Trying to find employment while being pregnant is one of the most frustrating activities a woman will ever undertake. It is hard enough to be pregnant when things are going great, yet it gets a lot harder if you suddenly find yourself in desperate need to find new employment to either make ends meet, or simply to replace a job that you lost. In a day and age when mergers, downsizing and outsourcing pull out the rug from under a myriad of families – and also pregnant women – it is not surprising to find many of the latter job hunting. Sadly, a woman’s odds of being hired while pregnant are slim to none. This has nothing to do with her skill sets, her salary requirements, or even her availability to work, but instead is oftentimes mired in the employer’s antiquated fear of losing an employee when a child is expected.
While this in and of itself is a frustrating experience, consider the fact that until 1978 there used to be incidences where employers would fire women solely because they were pregnant. Add to this the insult of being passed over for a promotion because you were of childbearing age, or simply the fact that you recently got married, and it is not surprising that the outcry finally reached the halls of Congress. The Pregnancy Discrimination Act of 1978 (1) is a piece of legislation that amends the Civil Rights Act of 1964 and as such it goes a long way of fleshing out the text of the 14th Amendment of the Constitution which, in part, reads:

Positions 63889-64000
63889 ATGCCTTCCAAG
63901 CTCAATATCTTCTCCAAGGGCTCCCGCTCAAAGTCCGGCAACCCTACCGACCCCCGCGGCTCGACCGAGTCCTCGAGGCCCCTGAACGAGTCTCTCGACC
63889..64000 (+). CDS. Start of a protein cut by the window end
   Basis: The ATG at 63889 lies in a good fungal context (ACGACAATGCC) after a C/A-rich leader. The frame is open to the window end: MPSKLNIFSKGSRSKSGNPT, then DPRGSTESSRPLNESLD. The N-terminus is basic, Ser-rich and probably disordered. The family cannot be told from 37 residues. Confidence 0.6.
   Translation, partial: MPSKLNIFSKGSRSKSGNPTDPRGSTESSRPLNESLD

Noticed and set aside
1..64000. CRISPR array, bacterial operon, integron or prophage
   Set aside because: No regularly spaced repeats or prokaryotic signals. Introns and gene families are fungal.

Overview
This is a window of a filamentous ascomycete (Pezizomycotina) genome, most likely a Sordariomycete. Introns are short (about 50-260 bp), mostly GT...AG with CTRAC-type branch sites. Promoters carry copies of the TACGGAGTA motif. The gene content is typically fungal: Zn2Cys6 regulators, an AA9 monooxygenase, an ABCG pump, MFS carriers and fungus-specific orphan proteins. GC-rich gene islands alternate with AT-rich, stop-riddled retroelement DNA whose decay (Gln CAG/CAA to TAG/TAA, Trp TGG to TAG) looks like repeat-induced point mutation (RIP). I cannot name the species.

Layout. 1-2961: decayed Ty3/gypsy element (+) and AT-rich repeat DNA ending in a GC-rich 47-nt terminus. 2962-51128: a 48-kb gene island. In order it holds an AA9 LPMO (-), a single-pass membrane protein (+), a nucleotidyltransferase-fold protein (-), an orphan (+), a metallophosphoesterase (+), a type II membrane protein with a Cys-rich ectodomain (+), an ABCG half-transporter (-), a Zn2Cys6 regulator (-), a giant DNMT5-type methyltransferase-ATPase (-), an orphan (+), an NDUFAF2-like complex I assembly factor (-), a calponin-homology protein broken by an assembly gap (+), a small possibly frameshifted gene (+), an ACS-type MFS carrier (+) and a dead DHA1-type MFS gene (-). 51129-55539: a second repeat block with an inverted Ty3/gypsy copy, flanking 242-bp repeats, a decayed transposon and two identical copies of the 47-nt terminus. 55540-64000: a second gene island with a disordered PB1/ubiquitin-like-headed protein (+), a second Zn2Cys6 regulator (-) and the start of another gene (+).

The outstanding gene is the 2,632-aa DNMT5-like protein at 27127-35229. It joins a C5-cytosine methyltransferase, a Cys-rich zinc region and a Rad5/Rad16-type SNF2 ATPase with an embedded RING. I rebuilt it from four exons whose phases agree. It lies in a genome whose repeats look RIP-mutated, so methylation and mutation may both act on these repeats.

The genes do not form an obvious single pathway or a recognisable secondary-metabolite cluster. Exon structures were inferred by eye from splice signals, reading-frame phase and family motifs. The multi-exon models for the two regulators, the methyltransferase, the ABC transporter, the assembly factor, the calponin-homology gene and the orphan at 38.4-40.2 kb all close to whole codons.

No state shall make or enforce any law which shall abridge the privileges or immunities of citizens of the United States; nor shall any state deprive any person of life, liberty, or property, without due process of law; nor deny to any person within its jurisdiction the equal protection of the laws.
Obviously, the outlook of not being able to keep a job, receive a promotion, or simply be hired on because a woman is in the family way, to use the old fashioned term, is a textbook example of abridging privileges. Yet how does this Act affect today’s work environment? According to a 2005 article in USA Today (2), it is a dirty little secret that discrimination against pregnant workers is actually increasing instead of decreasing. Firings – presumably for the good of the woman and unborn child – and unfavorable hiring decisions showcase that in spite of legislation there is still a lot of wiggle room for employers who just do not want to deal with pregnancies. Is it fair? No. Is it business? Yes. What can you do about it? Do not let it become business as usual, but instead stand up, speak out, and if you are in a hiring position or have managerial responsibilities think through the issue completely before you use the reflex action of saying “no” to a pregnant woman’s application.
(1) http://www.eeoc.gov/types/pregnancy.html (2) http://www.usatoday.com/money/workplace/2005-02-16-pregnancy-bias-usat_x.htm
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